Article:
Objective: To explore the relationship among gastrointestinal (GI) symptoms, immune response, and autonomic nervous system (ANS) in food protein–induced enterocolitis syndrome (FPIES) in relation to the current understanding of disease phenotype and pathogenesis. Data Sources: Relevant studies related to FPIES, GI symptomatology, and ANS were reviewed. Literature search was performed using PubMed, with keyword combinations including but not limited to FPIES, allergic GI disorders, ANS, autonomic dysfunction, dysautonomia, GI, diarrhea, vomiting, neuroimmune, and clinical phenotyping tools. Study Selections: Peer-reviewed case-control studies, observational studies, reviews and guidelines, and systematic reviews related to FPIES and ANS were selected for review. Results: There is limited research directly relating GI symptoms and FPIES to the ANS and immunologic response. To support the proposed mechanisms of action related to patient symptoms, studies relevant to coexisting GI-autonomic processes and FPIES immunologic triggers were examined. These related disease processes were extrapolated to FPIES based on the current knowledge of FPIES phenotype and pathogenesis. Conclusion: The etiology of FPIES and the underlying mechanisms triggering symptoms are not well understood. On the basis of the exaggerated GI symptoms and hemodynamic response observed, the ANS likely plays an important role in FPIES, possibly as a compensatory response. The trigger for this cascade of symptoms may be related to the disruption of immunologic homeostasis that typically contributes to immune tolerance. To more accurately evaluate FPIES pathophysiology necessitates understanding the diverse spectrum of presenting symptoms. A consistent and comprehensive symptom assessment tool may improve our understanding of this dynamic relationship.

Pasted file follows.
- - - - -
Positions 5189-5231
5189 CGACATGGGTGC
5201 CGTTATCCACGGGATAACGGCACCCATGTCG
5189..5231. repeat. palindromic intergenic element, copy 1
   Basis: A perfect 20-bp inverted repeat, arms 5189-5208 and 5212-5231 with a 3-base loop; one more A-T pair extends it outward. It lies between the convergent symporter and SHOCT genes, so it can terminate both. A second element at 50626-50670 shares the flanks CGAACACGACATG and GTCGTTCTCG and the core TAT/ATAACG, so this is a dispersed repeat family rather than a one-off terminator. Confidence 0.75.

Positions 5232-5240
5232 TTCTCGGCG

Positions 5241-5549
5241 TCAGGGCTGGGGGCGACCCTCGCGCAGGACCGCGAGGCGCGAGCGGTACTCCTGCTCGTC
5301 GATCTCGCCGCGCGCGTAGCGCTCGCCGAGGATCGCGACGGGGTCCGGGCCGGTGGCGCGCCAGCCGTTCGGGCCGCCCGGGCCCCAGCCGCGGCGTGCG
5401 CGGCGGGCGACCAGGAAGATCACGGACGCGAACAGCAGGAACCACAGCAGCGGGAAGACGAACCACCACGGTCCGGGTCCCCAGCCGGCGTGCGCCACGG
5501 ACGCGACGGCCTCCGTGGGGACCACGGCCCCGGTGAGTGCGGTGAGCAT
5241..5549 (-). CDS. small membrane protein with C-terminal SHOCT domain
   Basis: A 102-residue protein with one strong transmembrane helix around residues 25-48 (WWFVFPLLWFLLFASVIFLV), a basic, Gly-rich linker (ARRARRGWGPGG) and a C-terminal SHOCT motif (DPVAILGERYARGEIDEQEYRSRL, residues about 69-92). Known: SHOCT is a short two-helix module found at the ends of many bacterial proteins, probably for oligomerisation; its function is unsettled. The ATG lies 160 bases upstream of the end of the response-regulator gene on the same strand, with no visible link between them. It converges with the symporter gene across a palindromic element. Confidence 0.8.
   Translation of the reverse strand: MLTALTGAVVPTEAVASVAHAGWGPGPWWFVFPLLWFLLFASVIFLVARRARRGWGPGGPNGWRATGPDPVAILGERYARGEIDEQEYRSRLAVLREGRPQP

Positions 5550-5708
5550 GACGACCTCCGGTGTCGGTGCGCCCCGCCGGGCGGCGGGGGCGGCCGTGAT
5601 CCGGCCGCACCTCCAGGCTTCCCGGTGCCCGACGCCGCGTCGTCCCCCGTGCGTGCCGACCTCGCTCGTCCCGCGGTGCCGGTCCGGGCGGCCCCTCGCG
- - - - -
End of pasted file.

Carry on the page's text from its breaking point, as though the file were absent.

ASJC Scopus subject areas
- Immunology and Allergy
- Pulmonary and Respiratory Medicine